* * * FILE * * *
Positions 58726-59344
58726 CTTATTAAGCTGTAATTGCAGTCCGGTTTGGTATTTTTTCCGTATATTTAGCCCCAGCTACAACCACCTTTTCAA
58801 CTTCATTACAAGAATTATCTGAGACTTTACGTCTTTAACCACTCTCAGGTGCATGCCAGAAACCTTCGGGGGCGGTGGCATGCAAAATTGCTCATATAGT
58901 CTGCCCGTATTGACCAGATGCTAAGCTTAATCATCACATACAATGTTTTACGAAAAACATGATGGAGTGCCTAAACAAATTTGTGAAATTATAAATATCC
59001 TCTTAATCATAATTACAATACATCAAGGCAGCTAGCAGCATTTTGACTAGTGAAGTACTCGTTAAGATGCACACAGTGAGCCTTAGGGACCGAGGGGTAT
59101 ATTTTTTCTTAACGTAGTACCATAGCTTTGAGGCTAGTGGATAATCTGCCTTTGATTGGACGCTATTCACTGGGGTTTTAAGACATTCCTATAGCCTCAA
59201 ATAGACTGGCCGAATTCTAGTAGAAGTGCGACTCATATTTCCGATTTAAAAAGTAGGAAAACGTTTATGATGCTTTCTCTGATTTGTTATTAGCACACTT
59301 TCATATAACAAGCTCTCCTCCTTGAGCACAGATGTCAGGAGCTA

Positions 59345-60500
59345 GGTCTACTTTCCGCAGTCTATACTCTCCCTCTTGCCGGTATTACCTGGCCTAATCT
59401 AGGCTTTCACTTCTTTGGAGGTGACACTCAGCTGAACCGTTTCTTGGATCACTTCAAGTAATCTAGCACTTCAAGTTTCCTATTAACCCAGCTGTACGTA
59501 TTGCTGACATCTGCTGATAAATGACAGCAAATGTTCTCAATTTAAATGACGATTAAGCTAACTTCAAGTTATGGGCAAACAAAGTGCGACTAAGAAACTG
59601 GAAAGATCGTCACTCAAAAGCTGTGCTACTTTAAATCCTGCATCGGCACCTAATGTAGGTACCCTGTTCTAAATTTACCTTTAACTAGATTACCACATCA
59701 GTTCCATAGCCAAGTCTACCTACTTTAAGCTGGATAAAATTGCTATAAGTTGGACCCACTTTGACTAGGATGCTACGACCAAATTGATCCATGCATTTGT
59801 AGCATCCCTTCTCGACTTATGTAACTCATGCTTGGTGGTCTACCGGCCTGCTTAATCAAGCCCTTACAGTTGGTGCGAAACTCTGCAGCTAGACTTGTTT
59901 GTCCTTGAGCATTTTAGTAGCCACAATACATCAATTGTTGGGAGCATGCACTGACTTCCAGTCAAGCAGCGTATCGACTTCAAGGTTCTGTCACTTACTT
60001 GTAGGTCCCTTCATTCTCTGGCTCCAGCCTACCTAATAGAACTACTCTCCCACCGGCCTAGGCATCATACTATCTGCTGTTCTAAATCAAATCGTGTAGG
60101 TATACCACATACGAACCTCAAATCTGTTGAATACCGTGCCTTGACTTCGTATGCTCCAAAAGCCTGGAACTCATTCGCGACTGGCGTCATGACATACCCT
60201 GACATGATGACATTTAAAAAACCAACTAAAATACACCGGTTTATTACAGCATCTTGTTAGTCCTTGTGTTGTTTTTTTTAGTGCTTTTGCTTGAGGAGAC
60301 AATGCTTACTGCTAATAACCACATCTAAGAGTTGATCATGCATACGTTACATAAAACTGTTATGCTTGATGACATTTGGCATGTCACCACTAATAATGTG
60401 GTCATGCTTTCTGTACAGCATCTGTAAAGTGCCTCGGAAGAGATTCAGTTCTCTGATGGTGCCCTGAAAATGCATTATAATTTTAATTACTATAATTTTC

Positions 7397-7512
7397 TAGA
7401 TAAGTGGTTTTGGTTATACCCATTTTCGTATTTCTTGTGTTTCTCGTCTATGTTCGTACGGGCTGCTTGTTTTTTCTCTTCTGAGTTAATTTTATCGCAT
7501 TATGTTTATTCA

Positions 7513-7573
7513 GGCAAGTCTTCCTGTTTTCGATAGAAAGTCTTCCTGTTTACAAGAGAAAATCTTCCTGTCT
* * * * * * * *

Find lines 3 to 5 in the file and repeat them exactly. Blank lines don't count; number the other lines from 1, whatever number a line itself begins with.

58801 CTTCATTACAAGAATTATCTGAGACTTTACGTCTTTAACCACTCTCAGGTGCATGCCAGAAACCTTCGGGGGCGGTGGCATGCAAAATTGCTCATATAGT
58901 CTGCCCGTATTGACCAGATGCTAAGCTTAATCATCACATACAATGTTTTACGAAAAACATGATGGAGTGCCTAAACAAATTTGTGAAATTATAAATATCC
59001 TCTTAATCATAATTACAATACATCAAGGCAGCTAGCAGCATTTTGACTAGTGAAGTACTCGTTAAGATGCACACAGTGAGCCTTAGGGACCGAGGGGTAT